43. There are also idols formed by the reciprocal intercourse and society of man with man, which we call idols of the market, from the commerce and association of men with each other. For men converse by means of language; but words are formed at the will of the generality; and there arises from a bad and unapt formation of words a wonderful obstruction to the mind. Nor can the definitions and explanations, with which learned men are wont to guard and protect themselves in some instances, afford a complete remedy: words still manifestly force the understanding, throw every thing into confusion, and lead mankind into vain and innumerable controversies and fallacies.
44. Lastly, there are idols which have crept into menís minds from the various dogmas of peculiar systems of philosophy, and also from the perverted rules of demonstration, and these we denominate idols of the theatre. For we regard all the systems of philosophy hitherto received or imagined, as so many plays brought out and performed, creating fictitious and theatrical worlds. Nor do we speak only of the present systems, or of the philosophy and sects of the ancients, since numerous other plays of a similar nature can be still composed and made to agree with each other, the causes of the most opposite errors being generally the same. Nor, again, do we allude merely to general systems, but also to many elements and axioms of sciences, which have become inveterate by tradition, implicit credence, and neglect. We must, however, discuss each species of idols more fully and distinctly, in order to guard the human understanding against them.
50. But by far the greatest impediment and aberration of the human understanding proceeds from the dulness, incompetency, and errors of the senses: since whatever strikes the senses preponderates over every thing, however superior, which does not immediately strike them. Hence contemplation mostly ceases with sight; and a very scanty, or perhaps no regard is paid to invisible objects. The entire operation, therefore, of spirits enclosed in tangible bodies is concealed and escapes us. All that more delicate change of formation in the parts of coarser substances (vulgarly called alteration, but in fact a change of position in the smallest particles) is equally unknown; and yet, unless the two matters we have mentioned be explored and brought to light, no great effect can be produced in nature. Again, the very nature of common air, and all bodies of less density (of which there are many) is almost unknown. For the senses are weak and erring, nor can instruments be of great use in extending their sphere or acuteness; all the better interpretations of nature are worked out by instances, and fit and apt experiments, where the senses only judge of the experiment, the experiment of nature and the thing itself.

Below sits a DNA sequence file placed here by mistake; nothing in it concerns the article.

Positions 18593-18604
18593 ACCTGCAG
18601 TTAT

95. Those who have treated of the sciences have been either empirics or dogmatical. The former like ants only heap up and use their store, the latter like spiders spin out their own webs. The bee, a mean between both, extracts matter from the flowers of the garden and the field, but works and fashions it by its own efforts. The true labour of philosophy resembles hers, for it neither relies entirely or principally on the powers of the mind, nor yet lays up in the memory, the matter afforded by the experiments of natural history or mechanics in its raw state, but changes and works it in the understanding. We have good reason, therefore, to derive hope from a closer and purer alliance of these faculties, (the experimental and rational) than has yet been attempted.
100. We must not only search for and procure a greater number of experiments, but also introduce a completely different method, order, and progress of continuing and promoting experience. For vague and arbitrary experience is (as we have observed) mere groping in the dark, and rather astonishes than instructs. But when experience shall proceed regularly and uninterruptedly by a determined rule, we may entertain better hopes of the sciences.
127. Again, some may raise this question rather than objection, whether we talk of perfecting natural philosophy alone according to
our method, or the other sciences also, such as logic, ethics, politics. We certainly intend to comprehend them all. And as common
logic, which regulates matters by syllogisms, is applied not only to natural, but also to every other science, so our inductive method
likewise comprehends them all.